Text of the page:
If you use iCloud bookmarks, you can disable iCloud, remove your history and bookmarks files from ~/Library/Safari, and relaunch Safari (open /Applications/Safari.app). To re-enable, restart iCloud and wait for the data to sync back to your Mac.

I automated file deletion (actually, moving the files to another location) once iCloud is off and after quitting Safari (killall Safari). However, I didn’t automate enabling/disabling iCloud Safari bookmark sync from the command line. Instead, I used open 'x-apple.systempreferences:com.apple.preference.icloud' to get me to the right place for a single check mark toggle.

I hide my favorites bar:

defaults write com.apple.Safari ShowFavoritesBar-v2 false

Use true instead of false to restore.

You may want to limit Autofill and Search options (Safari > Preferences > Autofill and Search). I didn’t as they don’t really impact my presentations. I’m okay with Safari providing Search Engine-supplied suggestions, especially when searching for tech topics, as for me these are features not bugs.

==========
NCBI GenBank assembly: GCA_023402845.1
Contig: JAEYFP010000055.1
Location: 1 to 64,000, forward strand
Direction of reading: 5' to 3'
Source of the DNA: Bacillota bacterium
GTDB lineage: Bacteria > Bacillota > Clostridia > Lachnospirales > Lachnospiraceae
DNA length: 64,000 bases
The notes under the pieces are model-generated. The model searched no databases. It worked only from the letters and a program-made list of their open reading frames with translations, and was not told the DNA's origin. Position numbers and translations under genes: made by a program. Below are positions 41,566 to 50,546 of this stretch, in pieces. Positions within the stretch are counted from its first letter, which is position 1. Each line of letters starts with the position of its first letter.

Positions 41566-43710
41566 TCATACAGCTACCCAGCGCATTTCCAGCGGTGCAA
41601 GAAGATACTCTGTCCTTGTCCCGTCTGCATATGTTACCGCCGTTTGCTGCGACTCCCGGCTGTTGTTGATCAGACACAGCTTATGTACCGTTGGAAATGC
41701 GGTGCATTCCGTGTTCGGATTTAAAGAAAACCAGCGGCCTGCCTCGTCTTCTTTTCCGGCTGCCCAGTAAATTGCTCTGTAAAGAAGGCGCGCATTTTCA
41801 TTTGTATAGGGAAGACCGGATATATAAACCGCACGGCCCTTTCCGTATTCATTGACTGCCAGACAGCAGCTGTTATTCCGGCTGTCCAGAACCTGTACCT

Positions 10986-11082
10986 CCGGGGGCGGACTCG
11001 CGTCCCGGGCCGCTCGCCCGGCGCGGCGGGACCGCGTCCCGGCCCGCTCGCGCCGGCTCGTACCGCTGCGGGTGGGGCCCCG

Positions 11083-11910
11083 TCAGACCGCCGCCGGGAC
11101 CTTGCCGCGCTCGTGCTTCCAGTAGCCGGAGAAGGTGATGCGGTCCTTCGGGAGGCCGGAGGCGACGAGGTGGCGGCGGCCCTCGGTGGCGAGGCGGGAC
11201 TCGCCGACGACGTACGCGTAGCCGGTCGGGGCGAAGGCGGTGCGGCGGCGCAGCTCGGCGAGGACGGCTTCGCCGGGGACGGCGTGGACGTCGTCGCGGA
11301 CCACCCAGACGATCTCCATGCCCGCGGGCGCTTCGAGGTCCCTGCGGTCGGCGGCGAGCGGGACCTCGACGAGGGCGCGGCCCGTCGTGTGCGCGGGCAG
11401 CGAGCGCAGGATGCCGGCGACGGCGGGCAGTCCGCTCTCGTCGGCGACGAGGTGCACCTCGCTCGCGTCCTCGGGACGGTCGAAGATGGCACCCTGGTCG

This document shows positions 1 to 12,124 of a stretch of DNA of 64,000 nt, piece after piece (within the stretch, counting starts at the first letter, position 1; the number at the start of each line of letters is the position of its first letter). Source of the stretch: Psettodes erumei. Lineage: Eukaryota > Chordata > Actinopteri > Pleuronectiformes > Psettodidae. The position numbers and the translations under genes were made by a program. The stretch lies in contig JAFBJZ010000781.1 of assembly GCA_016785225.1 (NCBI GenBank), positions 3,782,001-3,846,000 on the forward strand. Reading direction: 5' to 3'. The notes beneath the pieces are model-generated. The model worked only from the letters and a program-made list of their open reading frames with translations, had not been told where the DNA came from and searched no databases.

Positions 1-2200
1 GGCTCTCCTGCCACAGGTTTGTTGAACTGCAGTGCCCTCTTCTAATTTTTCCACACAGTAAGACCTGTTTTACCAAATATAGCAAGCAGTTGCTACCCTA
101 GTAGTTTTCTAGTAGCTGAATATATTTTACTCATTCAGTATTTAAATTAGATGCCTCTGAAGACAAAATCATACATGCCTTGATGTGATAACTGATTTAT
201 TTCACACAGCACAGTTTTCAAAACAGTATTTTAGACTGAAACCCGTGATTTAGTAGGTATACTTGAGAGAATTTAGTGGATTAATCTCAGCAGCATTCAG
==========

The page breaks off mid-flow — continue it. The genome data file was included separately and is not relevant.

System Calls

Here’s my ancient code to perform system calls to execute all the setup and teardown without using system(). Although lightly updated, I haven’t spent a lot of time improving something that works. If you have better solutions, please let me know:

extension NSString {
  /// Trim output
  var trimmed: String {
    return self.trimmingCharacters(in: .whitespacesAndNewlines)
  }
}

/// Execute a command as a shell script
@discardableResult
func perform( _ command: String) -> [String] {
  let task = Process()
  (task.launchPath, task.arguments) = ("/bin/sh", ["-c", command])

  let pipe = Pipe()
  task.standardOutput = pipe
  task.launch()
  
  let data = pipe.fileHandleForReading.readDataToEndOfFile()
  task.waitUntilExit()

  if let output = NSString(data: data, encoding: String.Encoding.utf8.rawValue)?.trimmed {
    return output.components(separatedBy: "\n")
  }
  
  // Something went wrong
  print(task.terminationStatus); return []
}